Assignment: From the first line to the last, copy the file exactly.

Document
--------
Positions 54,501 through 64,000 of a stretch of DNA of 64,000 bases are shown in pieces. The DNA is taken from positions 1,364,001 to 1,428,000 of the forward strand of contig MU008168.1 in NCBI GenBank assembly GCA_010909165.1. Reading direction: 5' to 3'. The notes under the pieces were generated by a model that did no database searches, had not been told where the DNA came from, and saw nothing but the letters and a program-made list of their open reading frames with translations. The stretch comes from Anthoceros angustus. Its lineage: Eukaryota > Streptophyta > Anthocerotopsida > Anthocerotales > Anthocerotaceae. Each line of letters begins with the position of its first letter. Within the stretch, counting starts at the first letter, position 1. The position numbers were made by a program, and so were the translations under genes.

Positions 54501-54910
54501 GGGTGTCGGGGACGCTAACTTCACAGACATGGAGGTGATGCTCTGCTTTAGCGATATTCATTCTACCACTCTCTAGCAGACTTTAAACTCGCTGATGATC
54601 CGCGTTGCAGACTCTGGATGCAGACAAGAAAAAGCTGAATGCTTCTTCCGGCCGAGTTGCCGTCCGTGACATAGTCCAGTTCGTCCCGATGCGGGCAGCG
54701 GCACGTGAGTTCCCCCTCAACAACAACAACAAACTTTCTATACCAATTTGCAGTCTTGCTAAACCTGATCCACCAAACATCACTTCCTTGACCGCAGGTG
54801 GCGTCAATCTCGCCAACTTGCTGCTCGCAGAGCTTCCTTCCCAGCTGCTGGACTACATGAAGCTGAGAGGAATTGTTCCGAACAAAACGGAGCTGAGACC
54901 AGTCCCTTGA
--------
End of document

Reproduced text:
Positions 54,501 through 64,000 of a stretch of DNA of 64,000 bases are shown in pieces. The DNA is taken from positions 1,364,001 to 1,428,000 of the forward strand of contig MU008168.1 in NCBI GenBank assembly GCA_010909165.1. Reading direction: 5' to 3'. The notes under the pieces were generated by a model that did no database searches, had not been told where the DNA came from, and saw nothing but the letters and a program-made list of their open reading frames with translations. The stretch comes from Anthoceros angustus. Its lineage: Eukaryota > Streptophyta > Anthocerotopsida > Anthocerotales > Anthocerotaceae. Each line of letters begins with the position of its first letter. Within the stretch, counting starts at the first letter, position 1. The position numbers were made by a program, and so were the translations under genes.

Positions 54501-54910
54501 GGGTGTCGGGGACGCTAACTTCACAGACATGGAGGTGATGCTCTGCTTTAGCGATATTCATTCTACCACTCTCTAGCAGACTTTAAACTCGCTGATGATC
54601 CGCGTTGCAGACTCTGGATGCAGACAAGAAAAAGCTGAATGCTTCTTCCGGCCGAGTTGCCGTCCGTGACATAGTCCAGTTCGTCCCGATGCGGGCAGCG
54701 GCACGTGAGTTCCCCCTCAACAACAACAACAAACTTTCTATACCAATTTGCAGTCTTGCTAAACCTGATCCACCAAACATCACTTCCTTGACCGCAGGTG
54801 GCGTCAATCTCGCCAACTTGCTGCTCGCAGAGCTTCCTTCCCAGCTGCTGGACTACATGAAGCTGAGAGGAATTGTTCCGAACAAAACGGAGCTGAGACC
54901 AGTCCCTTGA